Supreme Court Watchers Taken to School
There is much to be learned from today’s U.S. Supreme Court ruling in the so-called “Obamacare” case, and one of the more important lessons has to be that most predictions of what the Court might do are pretty much worthless on cases like these, where the Court is deciding multifaceted legal matters involving unprecedented legal issues. The fact that the Court upheld the law based on a tax analysis rather than a Commerce Clause analysis seemed to surprise everyone, and nobody predicted that Chief Justice John Roberts would end up with the Court’s liberal wing without taking along Justice Anthony Kennedy, who is normally thought of as the swing vote.
No matter how much we say this here, most of the public still won’t believe it: Judges are not as predictable as they are commonly portrayed in the media, particularly when they’re dealing with novel questions that do not have clear precedents. Certain judges may think like other judges, or take similar approaches, but it has not been uncommon for Justices to rule in unforeseen ways throughout the history of the Court. And that shouldn’t surprise anyone. In fact, it’s why so many Supreme Court opinions are so long and cite so many cases. Anyone who thinks judging is easy should read not only the opinions, but the Appellants’ briefs, the Appellees’ briefs and the Amicus briefs as well, which illustrate the countless opportunities for opinions and approaches to diverge.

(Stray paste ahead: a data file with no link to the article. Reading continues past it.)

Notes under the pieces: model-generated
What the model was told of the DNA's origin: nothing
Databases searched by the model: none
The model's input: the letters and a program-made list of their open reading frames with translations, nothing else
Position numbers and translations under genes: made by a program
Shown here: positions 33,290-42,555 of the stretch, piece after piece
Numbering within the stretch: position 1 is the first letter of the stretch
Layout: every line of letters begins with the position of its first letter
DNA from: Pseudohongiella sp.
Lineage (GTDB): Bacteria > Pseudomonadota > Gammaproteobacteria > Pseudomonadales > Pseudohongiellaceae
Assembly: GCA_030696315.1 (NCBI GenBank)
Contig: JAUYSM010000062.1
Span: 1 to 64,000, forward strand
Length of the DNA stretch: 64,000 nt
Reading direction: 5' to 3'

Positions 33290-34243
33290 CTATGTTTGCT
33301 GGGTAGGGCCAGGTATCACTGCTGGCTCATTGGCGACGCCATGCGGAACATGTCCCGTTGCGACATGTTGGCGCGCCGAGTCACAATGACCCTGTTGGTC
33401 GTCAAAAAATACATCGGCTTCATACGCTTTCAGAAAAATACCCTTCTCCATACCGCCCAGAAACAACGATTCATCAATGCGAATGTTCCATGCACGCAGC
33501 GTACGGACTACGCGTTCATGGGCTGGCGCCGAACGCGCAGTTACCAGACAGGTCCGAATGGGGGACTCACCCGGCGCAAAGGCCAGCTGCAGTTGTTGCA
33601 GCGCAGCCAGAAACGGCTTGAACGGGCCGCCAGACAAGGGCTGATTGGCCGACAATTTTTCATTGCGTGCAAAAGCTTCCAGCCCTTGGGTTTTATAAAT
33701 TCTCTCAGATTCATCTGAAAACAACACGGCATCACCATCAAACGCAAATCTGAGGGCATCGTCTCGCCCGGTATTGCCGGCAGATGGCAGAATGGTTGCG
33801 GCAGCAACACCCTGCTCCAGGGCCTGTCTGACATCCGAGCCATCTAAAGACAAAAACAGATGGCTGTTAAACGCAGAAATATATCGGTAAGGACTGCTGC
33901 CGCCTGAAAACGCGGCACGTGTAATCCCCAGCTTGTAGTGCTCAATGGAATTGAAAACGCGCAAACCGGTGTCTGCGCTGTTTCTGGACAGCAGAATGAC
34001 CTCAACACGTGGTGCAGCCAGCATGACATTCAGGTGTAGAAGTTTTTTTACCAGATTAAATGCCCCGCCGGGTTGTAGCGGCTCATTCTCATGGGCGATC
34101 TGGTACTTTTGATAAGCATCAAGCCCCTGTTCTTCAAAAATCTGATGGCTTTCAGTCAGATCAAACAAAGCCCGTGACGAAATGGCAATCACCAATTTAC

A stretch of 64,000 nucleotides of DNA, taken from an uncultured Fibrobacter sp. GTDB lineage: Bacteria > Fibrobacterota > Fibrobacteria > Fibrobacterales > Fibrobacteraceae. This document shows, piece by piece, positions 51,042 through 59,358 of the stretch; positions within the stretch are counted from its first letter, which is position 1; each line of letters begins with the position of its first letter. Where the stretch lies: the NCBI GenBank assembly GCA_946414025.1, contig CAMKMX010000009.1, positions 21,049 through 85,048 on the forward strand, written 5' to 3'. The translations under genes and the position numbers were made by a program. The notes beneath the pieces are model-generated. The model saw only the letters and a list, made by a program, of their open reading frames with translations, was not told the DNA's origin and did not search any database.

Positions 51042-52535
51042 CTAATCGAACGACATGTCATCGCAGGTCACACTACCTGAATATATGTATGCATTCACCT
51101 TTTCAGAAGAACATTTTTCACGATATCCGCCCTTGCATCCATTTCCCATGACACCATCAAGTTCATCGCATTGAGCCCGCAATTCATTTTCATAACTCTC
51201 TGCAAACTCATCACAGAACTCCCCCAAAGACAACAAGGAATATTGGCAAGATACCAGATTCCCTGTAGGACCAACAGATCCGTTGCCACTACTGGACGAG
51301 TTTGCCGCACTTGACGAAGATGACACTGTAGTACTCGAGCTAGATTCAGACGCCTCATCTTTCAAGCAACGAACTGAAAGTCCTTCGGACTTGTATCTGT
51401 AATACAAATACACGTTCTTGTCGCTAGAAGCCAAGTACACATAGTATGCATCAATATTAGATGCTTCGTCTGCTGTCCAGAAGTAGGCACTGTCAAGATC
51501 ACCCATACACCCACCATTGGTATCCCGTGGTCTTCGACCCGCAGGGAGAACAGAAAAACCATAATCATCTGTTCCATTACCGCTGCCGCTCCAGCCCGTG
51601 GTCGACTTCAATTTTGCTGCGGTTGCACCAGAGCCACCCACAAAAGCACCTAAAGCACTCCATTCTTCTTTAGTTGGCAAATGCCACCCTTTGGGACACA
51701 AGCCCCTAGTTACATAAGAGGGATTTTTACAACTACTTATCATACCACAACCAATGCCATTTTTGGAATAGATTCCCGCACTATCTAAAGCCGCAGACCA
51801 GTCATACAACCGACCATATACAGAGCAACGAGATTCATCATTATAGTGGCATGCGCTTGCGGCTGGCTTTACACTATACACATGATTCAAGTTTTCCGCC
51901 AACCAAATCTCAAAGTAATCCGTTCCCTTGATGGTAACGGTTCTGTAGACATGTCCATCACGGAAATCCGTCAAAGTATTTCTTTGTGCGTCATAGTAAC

The New York Times ran an excellent piece earlier this week correctly predicting that the prevailing wisdom was likely to be wrong. Approximately ¾ of the bettors at an online betting market thought that the individual mandate would be struck down, largely because of what transpired during oral arguments. Many people might be surprised to find that, in the words of the Times:
“ . . . studies have found that predictions made by “expert” commentators on the Supreme Court do barely any better than a coin flip and are beaten by the statistical methods (a finding that follows the poor overall track record of experts in making predictions under many other circumstances). These experts are irrationally confident about their ability to read the tea leaves, and their predictions suffer for it.”
And that’s the way it should be. Certain politicians and members of the media may not like it, but the day that judges become too predictable is the day we no longer have a functional and independent judiciary.
Posted: 6/28/2012 2:12:56 PM by
On the Merits Editor | with 0 comments
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Thanks for stopping by On the Merits, the first blog from the Texas Center for Legal Ethics. On the Merits will take a close look at significant legal stories with an eye toward addressing the legal myths and misconceptions that turn up in news stories, movies, TV programs, websites, anonymous emails and other forms of mass communications. Our goal at On the Merits is to provide readers with a thoughtful examination of what the media and others are saying about the legal profession and to apply the frequently-absent context of how the legal system actually works.
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